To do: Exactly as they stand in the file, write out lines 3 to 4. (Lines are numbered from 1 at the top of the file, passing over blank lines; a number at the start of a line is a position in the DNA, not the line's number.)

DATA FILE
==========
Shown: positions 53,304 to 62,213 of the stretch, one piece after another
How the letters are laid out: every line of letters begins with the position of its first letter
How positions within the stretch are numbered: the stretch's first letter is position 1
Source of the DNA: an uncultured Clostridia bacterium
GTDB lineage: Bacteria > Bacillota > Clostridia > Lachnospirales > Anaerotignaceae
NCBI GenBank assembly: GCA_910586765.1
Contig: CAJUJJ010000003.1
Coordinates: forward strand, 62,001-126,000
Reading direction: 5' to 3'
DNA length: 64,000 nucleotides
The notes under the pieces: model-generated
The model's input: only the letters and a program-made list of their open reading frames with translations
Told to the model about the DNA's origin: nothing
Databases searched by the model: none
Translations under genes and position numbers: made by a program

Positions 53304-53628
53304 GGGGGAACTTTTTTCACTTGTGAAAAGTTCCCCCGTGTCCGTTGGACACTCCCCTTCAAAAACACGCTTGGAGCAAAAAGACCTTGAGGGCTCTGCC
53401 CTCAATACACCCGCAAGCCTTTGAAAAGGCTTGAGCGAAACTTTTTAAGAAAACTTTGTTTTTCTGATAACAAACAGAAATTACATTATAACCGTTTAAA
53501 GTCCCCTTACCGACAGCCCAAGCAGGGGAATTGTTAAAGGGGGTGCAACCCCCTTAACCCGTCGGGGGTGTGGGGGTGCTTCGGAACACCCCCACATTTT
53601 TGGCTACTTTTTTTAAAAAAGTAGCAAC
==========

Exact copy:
How positions within the stretch are numbered: the stretch's first letter is position 1
Source of the DNA: an uncultured Clostridia bacterium